The Bottom Line: When the Fed changes its benchmark interest rate, the effects reverberate throughout our economy. According to Barron’s, the FOMC interest-rate policy meetings “are the single most influential event for the markets.” If the Fed decides to raise rates, this choice would affect interest rates now and also imply that monetary policy will continue to tighten throughout 2017.

These upcoming details are only a few of the noteworthy economic details on the horizon. If you have questions about what other fundamental data we are tracking or believe could affect your financial life, we are always here and would love to connect!

ECONOMIC CALENDAR

Monday: Durable Goods Orders, Pending Home Sales Index
Tuesday: GDP, Consumer Confidence
Wednesday: Motor Vehicle Sales, PMI Manufacturing Index, ISM Mfg Index,
Friday: PMI Services Index, ISM Non-Mfg Index

What To Do With The Trade Deficit – Weekly Update for February 13, 2017

The political world has presented much conversation lately, but one topic has had Americans’ attention since campaigning season: tax reform. Last week, President Trump announced that a tax plan is forthcoming, and domestic markets responded by reaching record highs. In fact, we saw positive market performance even before the announcement, as the S&P 500 and Dow posted new records two days in a row, while the NASDAQ reached record highs every day except Monday. By Friday, the Dow was up 0.99%, the NASDAQ added 1.19%, and the S&P 500 capped its fourth consecutive week of gains to increase by 0.81%. On the other hand, the MSCI EAFE was down this week, posting a 0.03% loss.

In today’s highly politicized market environment, we understand that you seek insight on how changes could affect your financial life. While we could focus on potential policy or tax adjustments, many of these details are still unclear. Rather than addressing speculation, we prefer to analyze and share key data that we do have details on from last week: the trade deficit.

What happened? The most recent trade deficit numbers came in last week, showing that in December 2016 the following occurred:

Why should you care? As we discussed a few weeks ago, trade is integral to our economy—and we saw a decrease in net exports slow GDP growth in the fourth quarter of 2016. Essentially, when the U.S. imports more goods than we export, the economy may not perform as well.

However, analyzing the trade deficit is not a simple “lower is better, higher is worse” circumstance. In a healthy economy, the trade deficit can increase, as Americans’ incomes grow and they buy more imported goods. Understanding what signs are positive and which are negative can help you better know where we stand.

What can we learn from this week’s findings? The trade deficit is larger than a year ago, but the increases are less dramatic than what some headlines may imply. For instance, a MarketWatch article shared that “U.S. trade deficit hits highest level in four years.” But when you look at the changes on a graph, the difference may seem less extreme than the headline implies.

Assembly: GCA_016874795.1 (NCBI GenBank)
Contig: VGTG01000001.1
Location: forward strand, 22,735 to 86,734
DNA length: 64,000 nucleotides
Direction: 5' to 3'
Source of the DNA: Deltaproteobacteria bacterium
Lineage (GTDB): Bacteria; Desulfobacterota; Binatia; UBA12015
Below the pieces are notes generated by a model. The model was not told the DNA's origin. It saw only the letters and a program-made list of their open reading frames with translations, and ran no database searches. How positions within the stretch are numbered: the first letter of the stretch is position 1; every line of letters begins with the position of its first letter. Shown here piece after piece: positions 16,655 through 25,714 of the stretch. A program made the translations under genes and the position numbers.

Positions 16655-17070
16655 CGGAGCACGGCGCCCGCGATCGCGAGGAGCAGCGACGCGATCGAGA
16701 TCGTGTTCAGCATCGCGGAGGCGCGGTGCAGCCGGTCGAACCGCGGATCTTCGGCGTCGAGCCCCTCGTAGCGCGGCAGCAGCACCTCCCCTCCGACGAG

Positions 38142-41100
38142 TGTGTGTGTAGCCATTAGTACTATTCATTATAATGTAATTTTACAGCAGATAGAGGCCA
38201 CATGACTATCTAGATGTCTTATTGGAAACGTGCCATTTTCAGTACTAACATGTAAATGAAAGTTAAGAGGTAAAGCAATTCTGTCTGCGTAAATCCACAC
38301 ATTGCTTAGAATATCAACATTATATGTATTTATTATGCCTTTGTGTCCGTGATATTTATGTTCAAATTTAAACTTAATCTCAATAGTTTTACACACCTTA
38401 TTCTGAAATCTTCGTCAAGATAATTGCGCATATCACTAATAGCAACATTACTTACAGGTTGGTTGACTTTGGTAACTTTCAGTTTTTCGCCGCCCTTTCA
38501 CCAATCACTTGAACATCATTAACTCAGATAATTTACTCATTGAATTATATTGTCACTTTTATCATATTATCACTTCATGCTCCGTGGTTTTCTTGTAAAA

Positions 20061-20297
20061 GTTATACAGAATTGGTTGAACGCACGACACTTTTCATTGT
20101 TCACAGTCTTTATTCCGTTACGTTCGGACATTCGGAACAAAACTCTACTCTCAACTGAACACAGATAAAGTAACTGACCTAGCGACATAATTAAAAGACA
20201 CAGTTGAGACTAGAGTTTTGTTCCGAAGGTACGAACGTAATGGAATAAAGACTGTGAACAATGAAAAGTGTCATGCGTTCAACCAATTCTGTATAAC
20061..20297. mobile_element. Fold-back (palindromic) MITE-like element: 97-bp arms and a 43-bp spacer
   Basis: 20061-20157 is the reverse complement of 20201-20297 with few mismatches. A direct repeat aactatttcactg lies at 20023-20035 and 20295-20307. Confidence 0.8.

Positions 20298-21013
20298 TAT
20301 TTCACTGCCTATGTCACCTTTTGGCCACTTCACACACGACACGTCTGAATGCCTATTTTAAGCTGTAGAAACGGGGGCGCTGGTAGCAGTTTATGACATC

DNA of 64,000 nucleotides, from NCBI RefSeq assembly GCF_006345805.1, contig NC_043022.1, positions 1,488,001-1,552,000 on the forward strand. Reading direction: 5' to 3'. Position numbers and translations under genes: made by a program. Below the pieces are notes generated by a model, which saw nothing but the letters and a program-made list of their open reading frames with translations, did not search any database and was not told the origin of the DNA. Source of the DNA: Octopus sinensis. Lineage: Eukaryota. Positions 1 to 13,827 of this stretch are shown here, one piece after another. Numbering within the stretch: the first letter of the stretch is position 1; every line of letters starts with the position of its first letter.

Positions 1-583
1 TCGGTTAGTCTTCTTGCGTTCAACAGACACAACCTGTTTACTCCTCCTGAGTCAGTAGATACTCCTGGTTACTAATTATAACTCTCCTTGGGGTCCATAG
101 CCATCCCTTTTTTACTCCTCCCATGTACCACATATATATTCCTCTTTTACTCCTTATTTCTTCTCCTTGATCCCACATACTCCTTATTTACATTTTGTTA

Ultimately, while the balance between imports and exports is meaningful, the volume of trade matters greatly as well. December’s increasing trade volume—both imports and exports—can show us that both U.S. and global economies are improving.

Looking ahead, changes to trade deals and corporate tax rates could have significant effects on the trade balance and volume. We will continue to evaluate this monthly metric to look for insight into our economy’s fundamental strength. As always, we will work to keep you informed so you know what is happening and how we are pursuing your goals in an evolving world.

ECONOMIC CALENDAR:

Tuesday: Producer Price Index
Wednesday: Consumer Price Index, Retail Sales, Industrial Production, Housing Market Index
Thursday: Housing Starts
Friday: E-Commerce Retail Sales

The Dow’s New Record – Weekly Update for January 30, 2017

After a brief pause during inauguration week, stocks continued to climb last week. The S&P 500 added 1.03%, the NASDAQ was up 1.90%, and the MSCI EAFE increased by 1.29%. The Dow also grew, adding 1.34%, ending the week above while hitting 20,000 for the first time ever.

Consumer confidence matched this positive performance, as the University of Michigan Consumer Sentiment measurement beat expectations in January and reached the highest levels since 2004. However, one piece of data we received last week gave a less rosy view of the economy: initial gross domestic product (GDP) reports.

What Happened: GDP Missed Projections

On Friday, we received the first report on real GDP for the fourth quarter of 2016. Growth declined significantly to come in at 1.9%—down from the third quarter’s reading of 3.5%.

Looking Deeper

Many aspects of our economy showed solid growth in the fourth quarter. Household purchases grew, business-equipment spending advanced for the first time in over a year, and inventory accumulation increased. Net exports, however, pulled growth down by 1.7%—the biggest drag since 2010—as we saw a jump in imports coupled with a decline in exports. Working to increase U.S. exports is important because it can help strengthen America’s economy, support additional jobs, and promote sustainable growth.

Without net exports pulling down economic expansion, fourth-quarter GDP could have been even higher than in the third quarter. Trade is integral to our economy, and changes in the balance between imports and exports measurably effect growth. The new administration’s potential plans to tax Mexican imports, change trade relationships with China, and restrict visitors from certain countries could affect our imports and exports—and thus our economy.

Between lagging GDP and the Dow reaching historic levels, this week showed us a range of perspectives on where the economy now stands. The markets will always have uncertainty and unanswered questions, and—as always—we must stay focused on the fundamentals that drive performance in the long term. For now, we will continue monitoring policy developments and the trade deficit to determine how they may impact economic growth in 2017 and beyond. We will also pay close attention to the economic data upon which we build our strategies for pursuing your goals.

ECONOMIC CALENDAR:

Monday: Personal Income and Outlays

Tuesday: Consumer Confidence

Wednesday: ADP Employment Report, ISM Manufacturing Index, FOMC Meeting Announcement